Fractional Laser Technology Reduces Facial Acne Scarring

Selected by Pietro Cazzola

Fractional laserFractional laser technology, often used in the removal of unwanted tattoos, can improve the appearance and texture of facial acne scars, based on data published online Nov.19 in JAMA Dermatology.
“The evolution from traditional nanosecond to picosecond lasers has been observed to produce a photomechanical effect that causes fragmentation of tattoo ink or pigment,” wrote Dr. Jeremy A. Brauer, a dermatologist in group practice in New York, and his coinvestigators. “An innovative optical attachment for the picosecond laser, a diffractive lens array, has been developed that gauges distribution of energy to the treatment area. This specialized optic affects more surface area, has a greater pattern density per pulse, and may improve the appearance of acne scars,” they reported.
In a single-center, prospective study, Dr. Brauer and his associates enrolled 20 patients – 15 women and 5 men – based on screenings to ensure no history of skin cancer, keloidal scarring, localized or active infection, immunodeficiency disorders, and light hypersensitivity or use of medications with known phototoxic effects. Of that initial group, 17 completed all six treatments and presented for follow-up visits at 1 and 3 months. Patients were aged 27-66 (mean age, 44 years), and included Fitzpatrick skin types I (one patient), II (seven patients), III (six patients), and IV (three patients).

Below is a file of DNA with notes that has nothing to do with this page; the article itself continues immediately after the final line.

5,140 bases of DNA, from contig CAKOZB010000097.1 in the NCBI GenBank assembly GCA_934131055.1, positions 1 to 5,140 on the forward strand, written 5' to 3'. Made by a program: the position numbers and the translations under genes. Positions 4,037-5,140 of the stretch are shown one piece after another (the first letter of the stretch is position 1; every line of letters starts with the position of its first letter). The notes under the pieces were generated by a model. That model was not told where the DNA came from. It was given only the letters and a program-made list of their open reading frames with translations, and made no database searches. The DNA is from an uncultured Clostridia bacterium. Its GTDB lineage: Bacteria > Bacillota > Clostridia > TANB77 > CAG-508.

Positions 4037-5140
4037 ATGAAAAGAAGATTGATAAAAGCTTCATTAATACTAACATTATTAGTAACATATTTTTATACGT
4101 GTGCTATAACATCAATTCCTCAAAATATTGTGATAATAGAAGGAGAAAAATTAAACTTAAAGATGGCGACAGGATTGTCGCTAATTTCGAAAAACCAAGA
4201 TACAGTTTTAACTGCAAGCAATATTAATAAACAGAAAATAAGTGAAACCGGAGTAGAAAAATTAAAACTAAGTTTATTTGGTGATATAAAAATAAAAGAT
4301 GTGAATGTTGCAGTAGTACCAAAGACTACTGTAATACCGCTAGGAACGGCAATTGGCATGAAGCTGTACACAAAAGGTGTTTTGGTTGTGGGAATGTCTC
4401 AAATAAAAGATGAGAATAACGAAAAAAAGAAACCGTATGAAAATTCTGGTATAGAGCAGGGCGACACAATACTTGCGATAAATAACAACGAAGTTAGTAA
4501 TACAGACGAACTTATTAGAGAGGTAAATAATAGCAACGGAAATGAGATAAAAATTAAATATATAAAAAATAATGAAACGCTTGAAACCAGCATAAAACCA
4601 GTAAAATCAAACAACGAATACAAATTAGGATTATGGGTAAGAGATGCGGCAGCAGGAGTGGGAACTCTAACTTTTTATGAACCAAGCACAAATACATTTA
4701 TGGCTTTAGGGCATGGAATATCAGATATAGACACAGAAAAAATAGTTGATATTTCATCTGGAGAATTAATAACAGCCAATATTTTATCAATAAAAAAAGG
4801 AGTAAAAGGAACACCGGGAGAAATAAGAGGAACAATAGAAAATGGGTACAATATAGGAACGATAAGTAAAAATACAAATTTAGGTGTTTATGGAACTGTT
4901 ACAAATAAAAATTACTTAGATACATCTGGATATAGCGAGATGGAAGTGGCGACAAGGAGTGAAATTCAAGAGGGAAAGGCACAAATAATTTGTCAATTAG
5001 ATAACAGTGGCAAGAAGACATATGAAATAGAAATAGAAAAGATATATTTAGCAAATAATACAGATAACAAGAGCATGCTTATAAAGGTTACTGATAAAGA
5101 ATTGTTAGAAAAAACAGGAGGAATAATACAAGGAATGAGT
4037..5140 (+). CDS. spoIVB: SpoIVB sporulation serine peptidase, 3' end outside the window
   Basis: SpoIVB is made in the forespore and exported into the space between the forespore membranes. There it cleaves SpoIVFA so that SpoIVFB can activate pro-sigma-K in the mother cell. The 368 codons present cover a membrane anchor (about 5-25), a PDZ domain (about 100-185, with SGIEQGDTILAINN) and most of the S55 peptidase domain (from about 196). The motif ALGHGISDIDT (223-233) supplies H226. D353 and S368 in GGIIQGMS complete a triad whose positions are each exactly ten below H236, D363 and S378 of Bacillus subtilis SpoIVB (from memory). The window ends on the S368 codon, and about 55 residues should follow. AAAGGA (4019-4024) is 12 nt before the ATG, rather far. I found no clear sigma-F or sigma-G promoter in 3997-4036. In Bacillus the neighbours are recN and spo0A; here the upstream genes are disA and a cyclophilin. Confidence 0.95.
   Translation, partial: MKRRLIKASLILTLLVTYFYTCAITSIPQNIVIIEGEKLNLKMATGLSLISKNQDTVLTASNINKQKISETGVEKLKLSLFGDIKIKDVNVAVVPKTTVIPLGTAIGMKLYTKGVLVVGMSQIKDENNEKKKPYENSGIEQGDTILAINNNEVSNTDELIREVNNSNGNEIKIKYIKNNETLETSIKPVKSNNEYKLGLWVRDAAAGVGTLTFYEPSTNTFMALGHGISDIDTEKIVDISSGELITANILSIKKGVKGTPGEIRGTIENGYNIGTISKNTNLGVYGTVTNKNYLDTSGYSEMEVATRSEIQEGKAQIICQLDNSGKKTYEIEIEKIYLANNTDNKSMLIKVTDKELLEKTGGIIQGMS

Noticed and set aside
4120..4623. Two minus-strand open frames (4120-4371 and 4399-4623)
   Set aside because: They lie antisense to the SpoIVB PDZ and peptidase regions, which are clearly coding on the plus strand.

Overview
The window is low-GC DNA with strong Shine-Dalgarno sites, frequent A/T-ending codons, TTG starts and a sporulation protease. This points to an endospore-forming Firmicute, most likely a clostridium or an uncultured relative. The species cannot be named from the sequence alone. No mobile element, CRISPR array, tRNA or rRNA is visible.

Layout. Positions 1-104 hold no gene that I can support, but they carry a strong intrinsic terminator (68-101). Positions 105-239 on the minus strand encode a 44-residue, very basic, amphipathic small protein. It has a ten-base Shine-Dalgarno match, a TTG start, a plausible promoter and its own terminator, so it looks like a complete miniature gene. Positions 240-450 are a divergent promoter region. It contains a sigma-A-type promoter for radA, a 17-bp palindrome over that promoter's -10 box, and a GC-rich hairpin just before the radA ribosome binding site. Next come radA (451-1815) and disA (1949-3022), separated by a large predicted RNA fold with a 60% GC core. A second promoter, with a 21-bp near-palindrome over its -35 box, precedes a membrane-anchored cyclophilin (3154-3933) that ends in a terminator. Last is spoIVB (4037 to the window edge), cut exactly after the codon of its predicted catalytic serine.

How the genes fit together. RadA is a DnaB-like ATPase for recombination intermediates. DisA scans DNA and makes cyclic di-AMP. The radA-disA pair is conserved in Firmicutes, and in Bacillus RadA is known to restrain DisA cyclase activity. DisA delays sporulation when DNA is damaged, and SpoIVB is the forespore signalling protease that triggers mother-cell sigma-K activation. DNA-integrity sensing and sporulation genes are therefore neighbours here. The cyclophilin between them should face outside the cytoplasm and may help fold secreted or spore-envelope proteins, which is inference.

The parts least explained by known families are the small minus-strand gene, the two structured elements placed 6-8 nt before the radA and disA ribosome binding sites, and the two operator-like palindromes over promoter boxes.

Subjects mostly had rolling-type scars, boxcar scars, and icepick lesions related to acne. Each subject underwent six treatments with a 755-nanometer alexandrite picosecond laser with a diffractive lens array; each treatment occurred every 4-8 weeks.
Subjects also provided a subjective score for pain experienced during each treatment on a scale of 0 (no pain) to 10 (extreme pain). The patients also used a scale of 0-4 to indicate their satisfaction with improvement of overall skin appearance and texture prior to their final treatment, at the 1-month follow-up, and at the 3-month follow-up (with 0 being total dissatisfaction and 4 total satisfaction). 
At the 1-month and 3-month follow-ups, three independent dermatologists gave masked evaluations of each patient’s improvement on a 4-point scale, with 0 = 0%-25%, 1 = 26%-50%, 3 = 51%-75%, and 4 = 76%-100%. 
All patients were either “satisfied” or “extremely satisfied” with the appearance and texture of their facial skin after receiving the full treatment regimen, and recorded an average pain score of 2.83 out of 10. The masked assessment scores also were favorable, averaging 1.5 of 3 and 1.4 of 3 at the 1-month and 3-month follow-ups, with a score of 0 indicating 0-25% improvement and a score of 3, greater than 75% improvement, the researchers reported.
Dr. Brauer and his associates also evaluated three-dimensional volumetric data for each subject, which showed an average of 24.0% improvement in scar volume at the 1-month follow-up and 27.2% at the 3-month follow-up. Furthermore, histologic analysis revealed elongation and increased density of elastic fibers, as well as an increase in dermal collagen and mucin.
“This is the first study, to our knowledge, that demonstrates favorable clinical outcomes in acne scar management with the 755[-nm] picosecond laser and diffractive lens array,” the researchers noted. “Observed improvement in pigmentation and texture of the surrounding skin suggests that there may be benefits for indications beyond scarring,” they wrote.

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